“So I have to give up one of my desserts today, go to Mass twice this week and miss my screen time because we won’t be home from Mass until late tonight?”
“Yes,” I replied, “it’s called sacrifice.”
His frustration was more than apparent, and so was mine. Happy Ash Wednesday and welcome to Lent. Although I could clearly empathize, my response to our 11-year-old’s very real (and understandable) woes was less than sympathetic. I had been struggling myself all day with the pan of rich, fudgy brownies sitting on the counter, enticing me to indulge on a day that was meant for self-sacrifice and denial.
I see them in church every weekend. The pre-teens and teenagers; these beautiful beings stuck within their own (albeit age-appropriate) selfish desires, drowning in their questions about what it all means and what good this church thing is going to do for them. Their reluctance in being truly present at mass is evident in their posture, the expressions on their faces speaking volumes about their inner struggles.
I’ve been afraid of reaching this point and it was in the voicing of my son’s frustrations that I realized, I am there. My children are there; one a tween and one turned teen a few months ago. I had to turn away from my son and take a deep breath. I had to remind myself that this vulnerable child of mind was simply being human and had no “real” reason at this point in his life to choose the road less traveled. For now, he defines “Destiny” as his favorite video game, not the plans God has laid for him. At almost 40 years of age, I myself was still struggling with the true value of walking past the pan of brownies all day. How could I expect my 11-year-old son to happily accept the request that he give up his screen time and get all his homework done early so he could get to 7:00 Mass and have a cross of ashes drawn on his forehead?
I often find that my desires for our kids, paired with my constant struggle for control, leads to unfair expectations and leaves me parenting out of desperation rather than understanding, gentleness and acceptance; all the things God offers me. It is so hard for me to accept the simple truth that I can’t “talk” or “teach” their faith into them any more than I can coax them to open their mouths for their vegetables, or get them to happily roll up their sleeves and stick their arms out when it’s time for their vaccinations. Just because I know it’s good for them, doesn’t mean they have to accept it; definitely one of the downsides of this parenting thing.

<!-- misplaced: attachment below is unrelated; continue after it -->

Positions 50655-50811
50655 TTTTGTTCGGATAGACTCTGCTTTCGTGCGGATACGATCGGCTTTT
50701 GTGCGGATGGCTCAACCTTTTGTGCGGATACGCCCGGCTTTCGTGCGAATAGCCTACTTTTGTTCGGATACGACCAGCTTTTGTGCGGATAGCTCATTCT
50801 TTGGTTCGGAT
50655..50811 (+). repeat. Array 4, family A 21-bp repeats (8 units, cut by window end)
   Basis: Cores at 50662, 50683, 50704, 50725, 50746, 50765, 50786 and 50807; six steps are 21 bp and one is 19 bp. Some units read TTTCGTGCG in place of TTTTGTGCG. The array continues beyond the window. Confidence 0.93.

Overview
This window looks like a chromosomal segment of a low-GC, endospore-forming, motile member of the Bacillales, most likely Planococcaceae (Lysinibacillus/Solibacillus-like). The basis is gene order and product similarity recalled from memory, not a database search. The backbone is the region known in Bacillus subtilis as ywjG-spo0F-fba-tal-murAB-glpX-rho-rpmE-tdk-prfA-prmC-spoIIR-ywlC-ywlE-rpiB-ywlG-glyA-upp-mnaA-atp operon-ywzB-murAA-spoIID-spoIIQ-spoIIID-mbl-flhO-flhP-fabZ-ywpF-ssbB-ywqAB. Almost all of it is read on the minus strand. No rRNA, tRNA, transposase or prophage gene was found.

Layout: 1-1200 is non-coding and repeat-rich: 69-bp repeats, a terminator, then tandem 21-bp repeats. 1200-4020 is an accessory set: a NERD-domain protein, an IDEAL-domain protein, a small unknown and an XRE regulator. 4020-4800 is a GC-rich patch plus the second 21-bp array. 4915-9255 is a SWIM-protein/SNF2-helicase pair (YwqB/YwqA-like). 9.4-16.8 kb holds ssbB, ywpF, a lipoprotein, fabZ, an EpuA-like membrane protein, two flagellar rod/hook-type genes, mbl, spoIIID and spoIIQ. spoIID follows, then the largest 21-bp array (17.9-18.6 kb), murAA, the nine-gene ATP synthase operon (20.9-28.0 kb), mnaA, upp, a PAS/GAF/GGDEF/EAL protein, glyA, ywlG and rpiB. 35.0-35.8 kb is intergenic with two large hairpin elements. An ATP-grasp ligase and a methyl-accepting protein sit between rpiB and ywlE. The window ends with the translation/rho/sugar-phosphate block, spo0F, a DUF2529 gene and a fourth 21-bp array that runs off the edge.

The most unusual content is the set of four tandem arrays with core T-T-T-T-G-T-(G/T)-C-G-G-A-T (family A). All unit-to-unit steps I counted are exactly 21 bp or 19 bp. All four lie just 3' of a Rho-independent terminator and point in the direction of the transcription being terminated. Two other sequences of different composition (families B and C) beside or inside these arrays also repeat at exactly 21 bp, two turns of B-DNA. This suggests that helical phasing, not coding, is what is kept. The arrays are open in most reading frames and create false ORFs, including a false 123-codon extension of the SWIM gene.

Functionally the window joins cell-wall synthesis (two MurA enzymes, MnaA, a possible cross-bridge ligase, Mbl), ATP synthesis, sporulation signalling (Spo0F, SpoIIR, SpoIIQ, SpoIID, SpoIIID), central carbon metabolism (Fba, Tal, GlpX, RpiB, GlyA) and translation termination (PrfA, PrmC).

I can still vividly remember my less-than-gentle response to my son when he came home from school several years ago and excitedly recalled the lesson of the Big Bang Theory. I got so worked up disputing the fact that this beautiful world he lives in can’t be entirely reduced to an explosion, my husband actually had to step in and ask that I take a few moments to myself. I took those few minutes all right: took them to dig up my Bible and find the real story of creation in Genesis while I pondered what I could do for work so I could pull my children out of public school and get them registered immediately into parochial school (where clearly they should have been from the start).
Irrational? Yup. Over-the-top? Yup. Not-quite-the-way-to-go-about-it? I guess…
I wanted to turn toward my son and ask him, “Would you rather I kept God’s love for you a secret? Would you rather I held back the only real truth in life worth living for?” I may be a slow learner, but past experience told me to keep my mouth shut and I chose instead to silently pray for patience in the moment and wisdom moving forward. I found myself longing for that little boy who accepted everything at face value. I missed that young guy who sweetly asked his father one Ash Wednesday many years ago if he was going to wash off his “Jesus mark” on his forehead before he went to bed. In my moment of longing for confirmation that his annoyance at my request for sacrifice didn’t mean he was completely dismissing his faith, God gifted me with a memory of my special guy a few years back.